Seasonal hay fever (also known as allergic rhinitis) affects many people across the world. Hay fever usually appears in childhood and presents symptoms like nasal congestion, itching, sneezing, runny nose, watery eyes, and asthma.
For many, it’s a simple irritation that can be treated with over-the-counter antihistamines, but for others, it can have a significant impact on quality of life.
For such people, allergy injections (subcutaneous immunotherapy, or SCIT) are a treatment option that can offer long-term relief.
There are two stages to allergy shot treatment. The first stage is frequent injections of increasing volumes of allergen extract. This is followed by a maintenance phase in which the shots are administered about once a month.
Sublingual immunotherapy (SLIT) allergy pills are a new type of allergy immunotherapy that was recently licensed in the United States. Instead of shots, allergy tablets require giving allergens in the form of a liquid or tablet under the tongue daily.
Sublingual immunotherapy, or SLIT, is a course of treatment designed to alleviate allergy symptoms caused by a particular allergen, such as allergic rhinitis and/or conjunctivitis.
Allergists administer SLIT to patients whose allergy symptoms are so severe that standard therapies (antihistamines, nasal sprays, and eye drops) are ineffective, and whose symptoms interfere with daily living. This course of therapy lasts approximately three years.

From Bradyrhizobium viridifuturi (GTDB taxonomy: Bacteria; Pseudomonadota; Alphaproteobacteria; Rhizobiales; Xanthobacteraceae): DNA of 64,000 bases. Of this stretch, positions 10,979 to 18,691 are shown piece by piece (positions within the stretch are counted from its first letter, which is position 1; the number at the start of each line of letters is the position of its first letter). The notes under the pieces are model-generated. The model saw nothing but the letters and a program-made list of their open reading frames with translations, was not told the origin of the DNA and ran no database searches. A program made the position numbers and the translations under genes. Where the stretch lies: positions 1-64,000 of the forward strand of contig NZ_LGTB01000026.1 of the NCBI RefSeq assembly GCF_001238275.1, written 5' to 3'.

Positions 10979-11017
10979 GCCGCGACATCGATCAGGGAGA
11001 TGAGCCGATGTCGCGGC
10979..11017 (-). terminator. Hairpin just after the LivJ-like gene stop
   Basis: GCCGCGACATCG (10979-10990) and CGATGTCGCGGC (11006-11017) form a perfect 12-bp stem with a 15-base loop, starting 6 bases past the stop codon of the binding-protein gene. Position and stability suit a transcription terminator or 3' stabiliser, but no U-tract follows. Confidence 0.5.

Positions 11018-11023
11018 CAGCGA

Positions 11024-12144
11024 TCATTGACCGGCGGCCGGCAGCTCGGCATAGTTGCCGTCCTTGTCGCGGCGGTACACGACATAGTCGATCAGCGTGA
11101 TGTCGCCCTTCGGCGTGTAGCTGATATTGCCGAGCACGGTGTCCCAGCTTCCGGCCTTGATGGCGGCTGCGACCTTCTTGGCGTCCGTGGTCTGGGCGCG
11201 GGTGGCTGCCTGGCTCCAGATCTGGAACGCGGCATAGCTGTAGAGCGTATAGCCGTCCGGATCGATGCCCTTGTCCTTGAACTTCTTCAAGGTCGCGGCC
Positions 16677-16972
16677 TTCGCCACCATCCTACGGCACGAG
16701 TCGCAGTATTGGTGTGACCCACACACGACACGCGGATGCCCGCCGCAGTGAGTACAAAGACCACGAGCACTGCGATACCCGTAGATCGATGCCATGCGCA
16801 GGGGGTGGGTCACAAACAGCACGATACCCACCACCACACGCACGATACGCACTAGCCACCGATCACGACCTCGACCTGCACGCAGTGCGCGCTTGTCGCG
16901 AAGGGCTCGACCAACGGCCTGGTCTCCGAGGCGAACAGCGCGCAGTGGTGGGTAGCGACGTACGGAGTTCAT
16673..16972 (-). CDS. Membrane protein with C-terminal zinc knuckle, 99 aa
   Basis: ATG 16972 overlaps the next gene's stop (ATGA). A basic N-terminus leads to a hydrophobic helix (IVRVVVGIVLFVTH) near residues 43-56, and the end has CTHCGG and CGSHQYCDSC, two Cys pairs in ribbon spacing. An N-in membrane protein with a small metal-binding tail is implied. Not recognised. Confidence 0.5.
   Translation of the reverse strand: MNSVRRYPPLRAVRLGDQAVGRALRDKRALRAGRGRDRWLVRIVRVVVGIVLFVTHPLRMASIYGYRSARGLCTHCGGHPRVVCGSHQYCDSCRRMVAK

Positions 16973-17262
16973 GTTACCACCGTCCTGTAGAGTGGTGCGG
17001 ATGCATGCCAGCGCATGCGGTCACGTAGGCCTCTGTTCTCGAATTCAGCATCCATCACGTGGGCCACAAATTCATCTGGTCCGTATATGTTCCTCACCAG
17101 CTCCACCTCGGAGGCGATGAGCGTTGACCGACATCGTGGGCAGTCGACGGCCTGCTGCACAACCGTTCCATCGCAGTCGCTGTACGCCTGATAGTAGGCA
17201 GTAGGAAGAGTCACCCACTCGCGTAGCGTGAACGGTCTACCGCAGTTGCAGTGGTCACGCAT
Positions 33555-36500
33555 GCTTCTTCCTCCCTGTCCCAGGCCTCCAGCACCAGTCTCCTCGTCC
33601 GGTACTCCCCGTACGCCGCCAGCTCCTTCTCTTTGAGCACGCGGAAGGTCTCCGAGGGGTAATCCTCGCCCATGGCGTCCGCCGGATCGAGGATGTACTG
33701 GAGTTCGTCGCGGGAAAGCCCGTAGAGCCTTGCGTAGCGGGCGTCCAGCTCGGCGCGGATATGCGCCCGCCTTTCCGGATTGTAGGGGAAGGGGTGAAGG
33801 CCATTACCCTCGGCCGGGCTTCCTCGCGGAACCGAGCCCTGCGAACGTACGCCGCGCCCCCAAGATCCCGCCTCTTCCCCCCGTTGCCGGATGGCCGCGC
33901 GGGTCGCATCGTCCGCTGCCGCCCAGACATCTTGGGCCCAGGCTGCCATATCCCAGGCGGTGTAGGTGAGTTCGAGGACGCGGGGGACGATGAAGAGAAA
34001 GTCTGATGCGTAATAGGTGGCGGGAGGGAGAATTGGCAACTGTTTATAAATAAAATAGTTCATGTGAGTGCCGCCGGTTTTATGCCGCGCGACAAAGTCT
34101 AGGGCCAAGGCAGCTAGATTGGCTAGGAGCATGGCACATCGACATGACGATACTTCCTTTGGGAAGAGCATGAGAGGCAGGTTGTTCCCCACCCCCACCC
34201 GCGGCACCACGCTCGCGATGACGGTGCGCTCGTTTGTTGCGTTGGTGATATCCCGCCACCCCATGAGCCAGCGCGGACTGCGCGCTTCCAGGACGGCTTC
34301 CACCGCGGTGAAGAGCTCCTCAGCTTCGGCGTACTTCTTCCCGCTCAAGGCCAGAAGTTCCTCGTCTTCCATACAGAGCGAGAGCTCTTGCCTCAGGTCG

If taken for three consecutive years, it can have an impact that lasts for years after the medication has ceased, and there is some indication that it can also lessen the chance of subsequent allergies or asthma developing.
Immunotherapy is currently supported by medical data, ensuring its safety. This medication is provided not just for pollen allergies caused by trees and grass, but also for dust mites and pet allergies caused by cats, dogs, and horses.
An allergist will do a physical test, assess your medical history, and may order one or both of the following tests:
After little quantities of material that might cause allergies are injected into the skin of your arm or upper back, you are monitored for an allergic reaction.
If you are allergic to anything, you will get a raised bump (hive) at the site of the allergen. Allergists are often the most qualified to perform allergy testing.
A blood sample is submitted to a lab to be tested to see how your immune system reacts to a specific allergen.
This test, also known as the radioallergosorbent test (RAST), determines the number of allergy-causing antibodies, known as immunoglobulin E (IgE) antibodies, in your bloodstream.
Swelling or lumps under the tongue, tingling or itchy sensations under the tongue, in the mouth, or in the ears, and minor abdominal pain are the most commonly reported adverse effects of SLIT.
These normally occur shortly after taking the drug. These symptoms are generally fairly transient and last no more than 5–10 minutes.
These symptoms will gradually improve over the course of a week or two and eventually disappear. However, if they persist and are bothersome, speak with an allergist.
In most cases, antihistamines can be used to relieve these side effects. Kids may develop any of the following less common adverse effects:
If you notice any of these, you must stop treatment right away and get help from your doctor or tell your allergist as soon as possible.
Hay fever (Allergic Rhinitis) can be treated. SLIT has been proven in clinical trials to be effective and safe for people with grass-allergic hay fever and home dust mite allergy.
After the three-year treatment regimen is completed, the benefits last for many years.